When container deployments are small it can be tempting to try to manage them by hand. Starting and stopping the containers that are required to service your application. But this approach is very inflexible and beyond the smallest of deployments such an approach is not really practical. Kubernetes is designed to manage the complexity of looking after production scale container deployments. This takes away the complexity of trying to manage such systems by hand as they can quickly reach a size and level of complexity that does not lend itself to error-prone manual management.

Scheduling is another often overlooked feature of Kubernetes in data processing pipelines, as you could, for example, schedule refreshes of models in order to keep them fresh. Such processes could be scheduled for times when you know the cluster will be otherwise quiet (such as overnight, or on weekends), with the refreshed model being published automatically.

The Case for Kubernetes in your data stack

More broadly, it helps you fully implement and rely on a container-based infrastructure in production environments. This is especially beneficial when you’re trying to reduce infrastructure costs as it allows you to keep your cluster size at the bare minimum required to run your applications, which in turn saves you money on wasted compute resource.

The features of Kubernetes are too long to list here, but the key things to take away is that it can be used to run containerised apps across multiple hosts, can scale applications on the fly, can auto-restart applications that have fallen over and help automate deployments.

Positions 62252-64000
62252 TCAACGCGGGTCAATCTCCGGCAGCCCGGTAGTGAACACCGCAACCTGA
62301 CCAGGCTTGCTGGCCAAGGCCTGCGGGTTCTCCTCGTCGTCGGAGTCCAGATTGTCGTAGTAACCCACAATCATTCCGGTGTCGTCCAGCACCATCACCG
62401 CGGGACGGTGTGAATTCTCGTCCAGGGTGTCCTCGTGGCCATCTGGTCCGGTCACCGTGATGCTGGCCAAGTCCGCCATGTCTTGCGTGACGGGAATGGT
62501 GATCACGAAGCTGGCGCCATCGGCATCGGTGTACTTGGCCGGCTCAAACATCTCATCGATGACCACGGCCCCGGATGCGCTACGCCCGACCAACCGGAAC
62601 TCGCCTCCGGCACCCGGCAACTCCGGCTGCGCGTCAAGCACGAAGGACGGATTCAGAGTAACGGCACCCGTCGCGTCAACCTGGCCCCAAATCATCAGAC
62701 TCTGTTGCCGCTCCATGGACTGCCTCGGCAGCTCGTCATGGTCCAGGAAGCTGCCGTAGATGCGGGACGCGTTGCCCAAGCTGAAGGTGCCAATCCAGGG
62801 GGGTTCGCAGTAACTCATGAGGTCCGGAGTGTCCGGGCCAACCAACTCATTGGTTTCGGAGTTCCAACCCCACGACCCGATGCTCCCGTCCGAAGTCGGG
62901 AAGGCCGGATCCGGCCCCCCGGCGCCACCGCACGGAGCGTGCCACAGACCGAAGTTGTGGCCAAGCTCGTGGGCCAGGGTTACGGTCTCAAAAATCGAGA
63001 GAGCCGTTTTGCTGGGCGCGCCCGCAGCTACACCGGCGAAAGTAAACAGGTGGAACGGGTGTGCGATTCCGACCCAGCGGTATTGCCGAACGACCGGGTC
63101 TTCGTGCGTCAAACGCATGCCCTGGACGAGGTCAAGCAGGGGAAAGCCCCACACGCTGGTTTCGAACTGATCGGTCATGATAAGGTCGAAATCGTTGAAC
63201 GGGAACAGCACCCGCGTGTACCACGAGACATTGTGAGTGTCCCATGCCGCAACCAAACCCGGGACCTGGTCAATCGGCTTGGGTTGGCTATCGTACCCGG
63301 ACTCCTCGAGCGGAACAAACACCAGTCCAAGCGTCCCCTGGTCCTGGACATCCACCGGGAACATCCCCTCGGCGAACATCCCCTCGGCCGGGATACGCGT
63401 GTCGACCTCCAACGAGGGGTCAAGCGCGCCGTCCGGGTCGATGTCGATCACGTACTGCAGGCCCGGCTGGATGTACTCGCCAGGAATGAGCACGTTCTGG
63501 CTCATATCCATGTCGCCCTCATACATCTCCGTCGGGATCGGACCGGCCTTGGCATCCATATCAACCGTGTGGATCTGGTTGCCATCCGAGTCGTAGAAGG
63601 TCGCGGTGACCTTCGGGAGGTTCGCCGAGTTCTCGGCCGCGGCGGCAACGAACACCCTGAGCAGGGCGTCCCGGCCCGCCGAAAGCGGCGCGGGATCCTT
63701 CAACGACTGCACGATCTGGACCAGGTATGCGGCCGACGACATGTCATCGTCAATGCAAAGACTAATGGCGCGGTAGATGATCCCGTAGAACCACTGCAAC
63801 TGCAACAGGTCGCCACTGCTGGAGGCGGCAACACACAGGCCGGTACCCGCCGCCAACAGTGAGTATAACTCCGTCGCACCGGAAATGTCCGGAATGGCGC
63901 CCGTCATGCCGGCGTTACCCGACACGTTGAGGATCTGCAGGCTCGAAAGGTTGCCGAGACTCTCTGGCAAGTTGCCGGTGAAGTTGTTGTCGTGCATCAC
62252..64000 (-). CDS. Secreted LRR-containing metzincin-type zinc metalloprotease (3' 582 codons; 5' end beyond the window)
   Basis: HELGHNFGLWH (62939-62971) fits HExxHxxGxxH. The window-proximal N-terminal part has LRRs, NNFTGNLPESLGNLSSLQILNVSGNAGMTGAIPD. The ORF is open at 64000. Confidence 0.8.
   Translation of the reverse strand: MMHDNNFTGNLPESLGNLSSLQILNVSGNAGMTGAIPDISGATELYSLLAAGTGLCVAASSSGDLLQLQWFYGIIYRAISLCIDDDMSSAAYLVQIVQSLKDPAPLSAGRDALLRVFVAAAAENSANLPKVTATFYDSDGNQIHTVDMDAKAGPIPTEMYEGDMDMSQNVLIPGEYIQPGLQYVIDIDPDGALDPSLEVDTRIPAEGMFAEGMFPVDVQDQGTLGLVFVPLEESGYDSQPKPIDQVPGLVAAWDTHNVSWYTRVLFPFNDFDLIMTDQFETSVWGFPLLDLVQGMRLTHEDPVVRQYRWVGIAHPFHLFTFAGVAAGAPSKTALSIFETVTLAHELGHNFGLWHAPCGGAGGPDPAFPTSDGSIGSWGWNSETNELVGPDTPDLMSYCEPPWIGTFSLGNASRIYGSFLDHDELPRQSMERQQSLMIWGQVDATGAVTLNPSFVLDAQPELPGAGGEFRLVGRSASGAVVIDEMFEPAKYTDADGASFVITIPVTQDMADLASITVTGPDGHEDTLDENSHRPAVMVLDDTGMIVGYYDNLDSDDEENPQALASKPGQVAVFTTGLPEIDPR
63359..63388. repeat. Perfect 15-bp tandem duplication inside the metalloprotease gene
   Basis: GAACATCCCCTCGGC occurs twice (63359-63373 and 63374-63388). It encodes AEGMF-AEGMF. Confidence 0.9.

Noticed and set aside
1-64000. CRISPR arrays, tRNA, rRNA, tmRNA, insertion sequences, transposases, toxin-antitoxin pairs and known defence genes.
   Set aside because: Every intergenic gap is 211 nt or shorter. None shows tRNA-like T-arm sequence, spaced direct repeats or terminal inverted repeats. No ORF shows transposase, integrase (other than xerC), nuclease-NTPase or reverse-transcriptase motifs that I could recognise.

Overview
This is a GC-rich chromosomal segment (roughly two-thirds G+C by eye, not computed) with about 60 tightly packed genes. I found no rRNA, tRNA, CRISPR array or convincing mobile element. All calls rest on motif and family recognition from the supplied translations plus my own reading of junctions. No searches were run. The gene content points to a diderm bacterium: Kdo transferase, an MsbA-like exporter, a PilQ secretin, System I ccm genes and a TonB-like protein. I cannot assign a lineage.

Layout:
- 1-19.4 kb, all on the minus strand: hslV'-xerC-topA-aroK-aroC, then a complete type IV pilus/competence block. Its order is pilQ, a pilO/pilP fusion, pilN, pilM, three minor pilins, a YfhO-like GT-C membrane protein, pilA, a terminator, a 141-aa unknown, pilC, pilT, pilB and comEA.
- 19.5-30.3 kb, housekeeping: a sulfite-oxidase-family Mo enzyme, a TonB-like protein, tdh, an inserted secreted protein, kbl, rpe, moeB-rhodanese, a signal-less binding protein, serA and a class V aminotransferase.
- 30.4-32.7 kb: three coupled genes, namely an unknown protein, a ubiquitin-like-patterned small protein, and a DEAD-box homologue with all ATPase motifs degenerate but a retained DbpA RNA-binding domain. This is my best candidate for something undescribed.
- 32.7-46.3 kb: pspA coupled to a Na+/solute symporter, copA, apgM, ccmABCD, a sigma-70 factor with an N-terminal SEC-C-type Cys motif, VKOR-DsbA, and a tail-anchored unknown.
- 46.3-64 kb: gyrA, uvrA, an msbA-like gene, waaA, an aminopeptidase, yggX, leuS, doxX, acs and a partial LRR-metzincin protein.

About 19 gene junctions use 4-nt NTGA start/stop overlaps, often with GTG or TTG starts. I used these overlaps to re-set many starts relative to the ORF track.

The wider Kubernetes ecosystem relies on many other projects to deliver these fully orchestrated services. These additional projects provide such additional features as registry services for your containers, networking, security and so on.

Kubernetes offers a rich toolset to manage complex application stacks and with data science, engineering and operations becoming increasingly large scale, automation is a key driver for many new projects. If you’re not containerising your apps yet, jumping into Kubernetes can seem daunting, but if you start small by building out some simple containerised applications to start with, the benefits of this approach should become clear pretty quickly.

For an in-depth technical look at running Kubernetes, this post by Mark Edmondson offers an excellent primer.